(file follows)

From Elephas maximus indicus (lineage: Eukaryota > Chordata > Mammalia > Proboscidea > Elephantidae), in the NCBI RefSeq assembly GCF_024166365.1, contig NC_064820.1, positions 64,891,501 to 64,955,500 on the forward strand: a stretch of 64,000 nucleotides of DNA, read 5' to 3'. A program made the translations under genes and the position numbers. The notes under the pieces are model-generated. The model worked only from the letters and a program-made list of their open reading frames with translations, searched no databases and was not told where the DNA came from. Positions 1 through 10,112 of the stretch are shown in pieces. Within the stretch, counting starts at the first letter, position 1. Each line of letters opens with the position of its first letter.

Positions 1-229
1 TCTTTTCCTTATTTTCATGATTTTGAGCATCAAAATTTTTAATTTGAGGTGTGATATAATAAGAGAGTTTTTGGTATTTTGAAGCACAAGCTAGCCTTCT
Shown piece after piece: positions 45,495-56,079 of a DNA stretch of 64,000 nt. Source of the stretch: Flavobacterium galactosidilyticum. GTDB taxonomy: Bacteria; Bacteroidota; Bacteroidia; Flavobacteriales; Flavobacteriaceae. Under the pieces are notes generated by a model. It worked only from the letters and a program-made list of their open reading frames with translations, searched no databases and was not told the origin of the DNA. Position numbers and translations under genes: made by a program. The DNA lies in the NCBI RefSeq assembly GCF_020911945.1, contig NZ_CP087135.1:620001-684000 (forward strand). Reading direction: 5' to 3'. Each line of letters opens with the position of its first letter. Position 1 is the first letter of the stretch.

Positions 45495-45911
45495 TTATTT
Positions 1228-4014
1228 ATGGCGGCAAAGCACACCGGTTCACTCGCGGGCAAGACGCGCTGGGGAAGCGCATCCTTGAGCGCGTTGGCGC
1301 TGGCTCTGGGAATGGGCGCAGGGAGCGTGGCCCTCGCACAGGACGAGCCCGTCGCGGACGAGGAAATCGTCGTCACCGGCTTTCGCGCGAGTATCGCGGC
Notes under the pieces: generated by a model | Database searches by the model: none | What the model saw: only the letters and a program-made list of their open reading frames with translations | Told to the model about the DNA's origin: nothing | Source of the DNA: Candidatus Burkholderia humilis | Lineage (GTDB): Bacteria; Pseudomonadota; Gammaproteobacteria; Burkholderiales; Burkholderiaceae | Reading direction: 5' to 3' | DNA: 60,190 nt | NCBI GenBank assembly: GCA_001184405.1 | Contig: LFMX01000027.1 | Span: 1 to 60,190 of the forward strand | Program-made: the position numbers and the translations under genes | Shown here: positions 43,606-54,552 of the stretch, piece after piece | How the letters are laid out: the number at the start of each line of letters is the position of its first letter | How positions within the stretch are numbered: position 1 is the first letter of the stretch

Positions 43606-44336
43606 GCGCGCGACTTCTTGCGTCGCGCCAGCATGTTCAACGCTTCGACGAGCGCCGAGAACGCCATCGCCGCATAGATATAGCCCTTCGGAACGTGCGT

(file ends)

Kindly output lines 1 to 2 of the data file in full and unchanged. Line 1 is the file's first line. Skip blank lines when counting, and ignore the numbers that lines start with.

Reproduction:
From Elephas maximus indicus (lineage: Eukaryota > Chordata > Mammalia > Proboscidea > Elephantidae), in the NCBI RefSeq assembly GCF_024166365.1, contig NC_064820.1, positions 64,891,501 to 64,955,500 on the forward strand: a stretch of 64,000 nucleotides of DNA, read 5' to 3'. A program made the translations under genes and the position numbers. The notes under the pieces are model-generated. The model worked only from the letters and a program-made list of their open reading frames with translations, searched no databases and was not told where the DNA came from. Positions 1 through 10,112 of the stretch are shown in pieces. Within the stretch, counting starts at the first letter, position 1. Each line of letters opens with the position of its first letter.

Positions 1-229